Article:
Subspecies Breeding range Distinctive features
S. h. hirundo
Linnaeus, 1758
Europe, North Africa, Asia east to western Siberia and Kazakhstan, and North America.[16] Differences between the American and Eurasian populations are minimal. American birds have a slightly shorter wing length on average, and the extent of the black tip on the upper mandible tends to be less than in birds from Scandinavia and further east in Eurasia. The proportion of black on the bill is at its minimum in the west of Europe, so British breeders are very similar to American birds in this respect.[16]
S. h. minussensis
Sushkin, 1925
Lake Baikal east to northern Mongolia and southern Tibet.[17] Paler upper body and wings than S. h. longipennis, black-tipped crimson bill.[17]
S. h. longipennis
Nordmann, 1835
Central Siberia to China, also Alaska.[16] Darker grey than the nominate subspecies, with shorter black bill, darker red-brown legs, and longer wings.[16]
S. h. tibetana
Saunders, 1876
Himalayas to southern Mongolia and China.[16] Like the nominate subspecies, but bill is shorter with broader black tip.[16]

Description

Sterna hirundo in Finland
Adult S. h. hirundo in the harbour of Jyväskylä, Finland
Sterna hirundo -Nantucket National Wildlife Refuge, Massachusetts, USA -head-8
Adult S. h. hirundo in breeding plumage at Nantucket National Wildlife Refuge, Massachusetts

The nominate subspecies of the common tern is 31–35 cm (12–14 in) long, including a 6–9 cm (2.4–3.5 in) fork in the tail, with a 77–98 cm (30–39 in) wingspan. It weighs 110–141 g (3.9–5.0 oz).[16] Breeding adults have pale grey upperparts, very pale grey underparts, a black cap, orange-red legs, and a narrow pointed bill that can be mostly red with a black tip, or all black, depending on the subspecies.[18] The common tern's upperwings are pale grey, but as the summer wears on, the dark feather shafts of the outer flight feathers become exposed, and a grey wedge appears on the wings. The rump and tail are white, and on a standing bird the long tail extends no further than the folded wingtips, unlike the Arctic and roseate terns in which the tail protrudes beyond the wings. There are no significant differences between the sexes.[19] In non-breeding adults the forehead and underparts become white, the bill is all black or black with a red base, and the legs are dark red or black.[19] The upperwings have an obvious dark area at the front edge of the wing, the carpal bar. Terns that have not bred successfully may start moulting into non-breeding adult plumage from June, but late July is more typical, with the moult suspended during migration. There is also some geographical variation, Californian birds often being in non-breeding plumage during migration.[16]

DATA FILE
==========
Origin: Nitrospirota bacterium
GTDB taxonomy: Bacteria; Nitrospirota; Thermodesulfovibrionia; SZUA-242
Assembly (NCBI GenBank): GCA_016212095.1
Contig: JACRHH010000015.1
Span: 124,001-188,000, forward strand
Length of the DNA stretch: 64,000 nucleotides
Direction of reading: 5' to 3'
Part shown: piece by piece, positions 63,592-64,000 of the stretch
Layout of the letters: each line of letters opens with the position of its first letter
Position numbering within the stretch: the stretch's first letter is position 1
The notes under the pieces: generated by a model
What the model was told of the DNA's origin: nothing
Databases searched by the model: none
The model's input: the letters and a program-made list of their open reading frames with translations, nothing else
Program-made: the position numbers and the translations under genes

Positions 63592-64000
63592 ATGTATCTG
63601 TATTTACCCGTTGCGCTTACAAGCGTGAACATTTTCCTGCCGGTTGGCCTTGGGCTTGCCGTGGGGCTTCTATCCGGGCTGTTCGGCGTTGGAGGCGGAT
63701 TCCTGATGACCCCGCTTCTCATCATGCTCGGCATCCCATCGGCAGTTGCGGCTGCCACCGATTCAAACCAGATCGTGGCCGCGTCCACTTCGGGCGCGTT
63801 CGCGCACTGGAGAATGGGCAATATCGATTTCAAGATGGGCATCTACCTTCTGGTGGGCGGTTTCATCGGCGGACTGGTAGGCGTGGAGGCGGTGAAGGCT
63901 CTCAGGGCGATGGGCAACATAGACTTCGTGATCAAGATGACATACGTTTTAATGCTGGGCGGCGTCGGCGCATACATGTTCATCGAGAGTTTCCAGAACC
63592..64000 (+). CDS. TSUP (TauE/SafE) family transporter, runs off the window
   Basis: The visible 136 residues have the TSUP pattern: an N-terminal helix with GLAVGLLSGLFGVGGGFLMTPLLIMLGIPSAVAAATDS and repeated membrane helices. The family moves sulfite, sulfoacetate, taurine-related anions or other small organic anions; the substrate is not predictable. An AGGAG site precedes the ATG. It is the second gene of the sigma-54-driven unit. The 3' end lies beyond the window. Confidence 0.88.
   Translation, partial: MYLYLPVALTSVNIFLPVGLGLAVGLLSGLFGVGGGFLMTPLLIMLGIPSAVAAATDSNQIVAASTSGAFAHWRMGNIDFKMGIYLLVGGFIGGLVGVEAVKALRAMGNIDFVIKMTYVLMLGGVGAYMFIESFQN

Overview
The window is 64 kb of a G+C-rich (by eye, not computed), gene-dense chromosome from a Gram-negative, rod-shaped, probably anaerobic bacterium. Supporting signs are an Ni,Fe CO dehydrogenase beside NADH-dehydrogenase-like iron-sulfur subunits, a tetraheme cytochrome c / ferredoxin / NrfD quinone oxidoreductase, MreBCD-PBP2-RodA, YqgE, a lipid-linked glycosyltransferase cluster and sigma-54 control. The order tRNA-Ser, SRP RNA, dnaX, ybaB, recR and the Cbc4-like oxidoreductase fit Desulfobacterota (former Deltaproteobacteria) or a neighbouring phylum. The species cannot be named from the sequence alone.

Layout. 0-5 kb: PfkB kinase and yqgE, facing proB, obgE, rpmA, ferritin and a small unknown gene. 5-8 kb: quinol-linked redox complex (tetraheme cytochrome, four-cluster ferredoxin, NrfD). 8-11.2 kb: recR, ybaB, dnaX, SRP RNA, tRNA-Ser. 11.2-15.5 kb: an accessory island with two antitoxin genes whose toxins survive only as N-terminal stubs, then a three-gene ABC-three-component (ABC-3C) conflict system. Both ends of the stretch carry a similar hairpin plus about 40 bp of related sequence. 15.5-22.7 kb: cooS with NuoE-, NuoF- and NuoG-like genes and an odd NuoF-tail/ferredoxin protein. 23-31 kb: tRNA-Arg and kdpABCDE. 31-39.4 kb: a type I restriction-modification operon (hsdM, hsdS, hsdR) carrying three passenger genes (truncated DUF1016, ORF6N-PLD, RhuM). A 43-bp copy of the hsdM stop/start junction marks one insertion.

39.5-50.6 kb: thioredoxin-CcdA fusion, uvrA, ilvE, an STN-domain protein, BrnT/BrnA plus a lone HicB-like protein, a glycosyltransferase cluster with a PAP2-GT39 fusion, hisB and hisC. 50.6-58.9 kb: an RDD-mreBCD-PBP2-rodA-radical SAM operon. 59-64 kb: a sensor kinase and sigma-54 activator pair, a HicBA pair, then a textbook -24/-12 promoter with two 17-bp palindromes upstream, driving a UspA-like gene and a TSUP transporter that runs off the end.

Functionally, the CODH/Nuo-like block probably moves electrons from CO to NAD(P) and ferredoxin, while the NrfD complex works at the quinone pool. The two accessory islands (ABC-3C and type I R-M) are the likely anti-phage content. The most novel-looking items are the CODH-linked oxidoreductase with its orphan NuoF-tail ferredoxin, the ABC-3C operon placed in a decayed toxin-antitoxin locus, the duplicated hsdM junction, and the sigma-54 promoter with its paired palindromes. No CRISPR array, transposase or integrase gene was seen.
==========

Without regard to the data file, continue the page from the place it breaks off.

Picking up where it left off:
Juvenile common terns have pale grey upperwings with a dark carpal bar. The crown and nape are brown, and the forehead is ginger, wearing to white by autumn. The upperparts are ginger with brown and white scaling, and the tail lacks the adult's long outer feathers.[16] Birds in their first post-juvenile plumage, which normally remain in their wintering areas, resemble the non-breeding adult, but have a duskier crown, dark carpal bar, and often very worn plumage. By their second year, most young terns are either indistinguishable from adults, or show only minor differences such as a darker bill or white forehead.[20]

The common tern is an agile flyer, capable of rapid turns and swoops, hovering, and vertical take-off. When commuting with fish, it flies close to the surface in a strong head wind, but 10–30 m (33–98 ft) above the water in a following wind. Unless migrating, normally it stays below 100 m (330 ft), and averages 30 km/h (19 mph) in the absence of a tail wind.[5] Its average flight speed during the nocturnal migration flight is 43–54 km/h (27–34 mph)[21] at a height of 1,000–3,000 m (3,300–9,800 ft).[5]

Moult

Commonternprimary
Detail of primary feather

The juvenile starts moulting into adult plumage in its first October; the head, tail and body plumage is replaced first, mostly by February, then the wing feathers. The primaries are replaced in stages; the innermost feathers moult first, then replacement is suspended during the southern winter (birds of this age staying in their wintering areas) and recommences in the autumn. In May to June of the second year a similar moult sequence starts, with a pause during primary moult for birds that return north, but not for those that stay in the winter quarters. A major moult to adult breeding plumage occurs in the next February to June, between 40–90% of feathers being replaced.[16] Old primary feathers wear away to reveal the blackish barbs beneath. The moult pattern means that the oldest feathers are those nearest the middle of the wing, so as the northern summer progresses, a dark wedge appears on the wing due to this feather ageing process.[18]